Skip to main content

The latest holiday pay decision expands the concept of “normal remuneration” again

The EAT handed down another decision in the long-running and well-publicised series of cases defining what elements should be included in holiday…

The Employment Appeal Tribunal this week handed down another decision in the long-running and well-publicised series of cases defining what elements should be included in holiday pay. The EAT upheld the decision of a lower Tribunal which said that entirely voluntary overtime should be included within holiday pay calculations as long as it was normally worked. Further, it held that there was no error with the lower Tribunal’s decision that doing voluntary overtime as little as once every four or five weeks counted as normally working it.

The impact of the decision will be felt by all employers who operate overtime payments and approaches to calculating holiday may need to be reassessed once again.

What happened?

Over the past few years, two well-known domestic cases (Bear Scotland v Fulton and British Gas Trading Ltd v Lock) have gradually expanded the scope of what elements of pay should be included when calculating holiday pay. Bear Scotland established that compulsory and non-guaranteed overtime should be reflected in holiday pay, whilst Lock added commission earnings. What neither of those domestic cases, nor any of the European cases which preceded them, addressed however was voluntary overtime. The only guidance we have had until now was a case in the Northern Ireland Court of Appeal which had no binding effect in this jurisdiction.

In this new case, Dudley Metropolitan Borough Council v Mr G Willetts and others, an Employment Tribunal decided that out of hours standby pay, call out allowance, voluntary overtime and travel allowance linked to those elements should be included within holiday pay calculations. The Council appealed, arguing that as the overtime was entirely voluntary anything which staff did during overtime was not required of them under their contracts and therefore the employer should not have to reflect it in holiday pay.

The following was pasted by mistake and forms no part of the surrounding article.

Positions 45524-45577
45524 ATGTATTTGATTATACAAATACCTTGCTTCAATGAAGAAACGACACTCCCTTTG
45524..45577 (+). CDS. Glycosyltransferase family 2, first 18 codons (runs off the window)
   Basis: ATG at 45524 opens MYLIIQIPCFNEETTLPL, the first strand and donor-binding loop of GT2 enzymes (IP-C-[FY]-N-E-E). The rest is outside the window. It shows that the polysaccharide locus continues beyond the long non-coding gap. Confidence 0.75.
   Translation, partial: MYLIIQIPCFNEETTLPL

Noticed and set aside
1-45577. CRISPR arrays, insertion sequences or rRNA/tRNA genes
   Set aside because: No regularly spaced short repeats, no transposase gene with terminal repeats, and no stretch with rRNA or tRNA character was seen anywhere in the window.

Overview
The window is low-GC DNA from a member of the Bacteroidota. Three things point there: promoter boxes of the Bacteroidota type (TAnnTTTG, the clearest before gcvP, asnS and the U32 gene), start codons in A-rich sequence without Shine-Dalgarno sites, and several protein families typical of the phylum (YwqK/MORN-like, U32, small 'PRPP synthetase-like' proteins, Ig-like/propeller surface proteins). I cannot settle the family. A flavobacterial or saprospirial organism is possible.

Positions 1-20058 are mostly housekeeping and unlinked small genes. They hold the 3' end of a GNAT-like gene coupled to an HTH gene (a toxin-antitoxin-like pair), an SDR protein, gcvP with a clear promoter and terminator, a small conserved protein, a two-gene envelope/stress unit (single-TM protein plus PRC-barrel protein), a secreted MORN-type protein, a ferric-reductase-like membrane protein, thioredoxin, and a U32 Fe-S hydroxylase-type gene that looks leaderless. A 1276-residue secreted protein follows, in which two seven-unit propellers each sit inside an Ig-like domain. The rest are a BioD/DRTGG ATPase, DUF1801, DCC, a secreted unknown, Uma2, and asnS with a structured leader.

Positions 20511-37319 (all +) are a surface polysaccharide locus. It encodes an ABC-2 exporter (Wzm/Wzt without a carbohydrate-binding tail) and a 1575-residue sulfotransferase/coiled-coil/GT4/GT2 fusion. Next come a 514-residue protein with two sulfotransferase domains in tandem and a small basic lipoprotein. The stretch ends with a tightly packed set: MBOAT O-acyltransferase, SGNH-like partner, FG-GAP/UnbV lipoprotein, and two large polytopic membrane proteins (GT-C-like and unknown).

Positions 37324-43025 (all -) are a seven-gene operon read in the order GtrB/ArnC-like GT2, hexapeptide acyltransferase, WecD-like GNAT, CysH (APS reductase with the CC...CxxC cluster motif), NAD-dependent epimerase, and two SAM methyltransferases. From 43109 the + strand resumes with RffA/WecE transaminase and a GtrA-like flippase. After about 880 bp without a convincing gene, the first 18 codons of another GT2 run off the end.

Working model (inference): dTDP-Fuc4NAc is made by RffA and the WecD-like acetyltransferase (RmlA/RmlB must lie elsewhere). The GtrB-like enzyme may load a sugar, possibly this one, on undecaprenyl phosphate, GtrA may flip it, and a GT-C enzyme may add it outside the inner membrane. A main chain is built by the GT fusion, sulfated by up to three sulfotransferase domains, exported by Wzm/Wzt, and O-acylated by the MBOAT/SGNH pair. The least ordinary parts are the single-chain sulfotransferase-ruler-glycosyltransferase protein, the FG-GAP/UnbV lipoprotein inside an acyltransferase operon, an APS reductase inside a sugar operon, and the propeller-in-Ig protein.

The EAT rejected the Council’s appeal. It said that the law requires normal remuneration to be paid to workers in the form of holiday pay in order that they do not suffer a financial disadvantage by taking holiday. If normal remuneration is not paid then this would act as a deterrent to taking the leave to which they are entitled. The EAT decided that if voluntary overtime was carried out sufficiently regularly so as to be “normal” but was not reflected in holiday pay then this would have a deterrent effect as well. It is a matter for an Employment Tribunal to decide whether overtime is carried out sufficiently regularly to constitute it being part of “normal” pay, but if it is then it should be included in holiday pay as well. The Council’s objection to the work not being required under the contract was also rejected on the basis that without the contract of employment the framework for overtime would not exist so therefore any overtime carried out is related to the contract of employment.

The Council further argued that the original Tribunal had confused the concept of “normal” with “regular” in deciding that work done one week in every four or five weeks was “normal”. The EAT also rejected this argument, saying again that it was a matter of fact for the Tribunal to decide.

What does this mean for me?

As with the previous decisions, this could have a significant impact for a large number of employers. Whilst it does not provide any definitive guidance as to what you must include in holiday pay calculations, with a number of issues ultimately coming down to a fact finding exercise by a Tribunal, it does demonstrate again the sort of assessments you must make when deciding what elements of pay count. With the further expansion of scope, the judgment makes it even more important that you audit your approach to holiday pay to identify any areas of risk. It is entirely possible that it may make further grievances and claims around holiday pay more likely.


This is the first decision at appeal level in England and Wales on the subject of voluntary overtime. As a result, any holiday pay cases with voluntary overtime elements which have been stayed at Employment Tribunal level are now likely to become active again, alongside any new claims which may now be brought.

We understand that the lack of definitive guidance from the courts is unhelpful and that approaches to overtime and incentive schemes vary widely from employer to employer. This ever growing line of decisions from the EAT and Court of Appeal do not provide one answer that can easily be applied to every individual situation. The individual circumstances that apply to your workforce and your business will ultimately govern what approach is best for you, and therefore before making any decisions as to the risks you face do take advice on what it might mean for you and your staff.

If this case raise any issues for your organisation or you have any concerns about what is proposed, please speak to your usual contact in the Weightmans employment, pensions and immigration team, or contact;

Jawaid Rehman ( is a is a Partner in the Employment, Pensions and Immigration team and is based in Birmingham

Paul McFarlane ( is a Partner in the Employment, Pensions and Immigration team and is based in London.

Share on Twitter